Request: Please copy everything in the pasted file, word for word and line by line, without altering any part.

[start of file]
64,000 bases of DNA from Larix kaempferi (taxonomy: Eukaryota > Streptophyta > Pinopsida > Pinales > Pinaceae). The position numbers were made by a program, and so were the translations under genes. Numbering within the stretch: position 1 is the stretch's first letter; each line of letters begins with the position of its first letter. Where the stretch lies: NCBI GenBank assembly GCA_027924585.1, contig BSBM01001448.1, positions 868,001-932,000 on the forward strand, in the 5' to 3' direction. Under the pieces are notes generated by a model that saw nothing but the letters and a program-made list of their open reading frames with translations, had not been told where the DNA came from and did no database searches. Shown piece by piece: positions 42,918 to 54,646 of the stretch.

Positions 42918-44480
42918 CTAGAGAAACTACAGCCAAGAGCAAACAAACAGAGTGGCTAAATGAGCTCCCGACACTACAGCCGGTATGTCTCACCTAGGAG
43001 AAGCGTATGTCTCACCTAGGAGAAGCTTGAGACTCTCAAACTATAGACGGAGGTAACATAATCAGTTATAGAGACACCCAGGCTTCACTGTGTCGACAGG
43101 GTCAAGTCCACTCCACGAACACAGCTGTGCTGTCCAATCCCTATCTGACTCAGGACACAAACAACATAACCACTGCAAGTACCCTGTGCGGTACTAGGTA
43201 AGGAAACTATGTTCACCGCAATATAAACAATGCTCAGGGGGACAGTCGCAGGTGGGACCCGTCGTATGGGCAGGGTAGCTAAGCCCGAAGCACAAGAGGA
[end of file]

64,000 bases of DNA from Larix kaempferi (taxonomy: Eukaryota > Streptophyta > Pinopsida > Pinales > Pinaceae). The position numbers were made by a program, and so were the translations under genes. Numbering within the stretch: position 1 is the stretch's first letter; each line of letters begins with the position of its first letter. Where the stretch lies: NCBI GenBank assembly GCA_027924585.1, contig BSBM01001448.1, positions 868,001-932,000 on the forward strand, in the 5' to 3' direction. Under the pieces are notes generated by a model that saw nothing but the letters and a program-made list of their open reading frames with translations, had not been told where the DNA came from and did no database searches. Shown piece by piece: positions 42,918 to 54,646 of the stretch.

Positions 42918-44480
42918 CTAGAGAAACTACAGCCAAGAGCAAACAAACAGAGTGGCTAAATGAGCTCCCGACACTACAGCCGGTATGTCTCACCTAGGAG
43001 AAGCGTATGTCTCACCTAGGAGAAGCTTGAGACTCTCAAACTATAGACGGAGGTAACATAATCAGTTATAGAGACACCCAGGCTTCACTGTGTCGACAGG
43101 GTCAAGTCCACTCCACGAACACAGCTGTGCTGTCCAATCCCTATCTGACTCAGGACACAAACAACATAACCACTGCAAGTACCCTGTGCGGTACTAGGTA
43201 AGGAAACTATGTTCACCGCAATATAAACAATGCTCAGGGGGACAGTCGCAGGTGGGACCCGTCGTATGGGCAGGGTAGCTAAGCCCGAAGCACAAGAGGA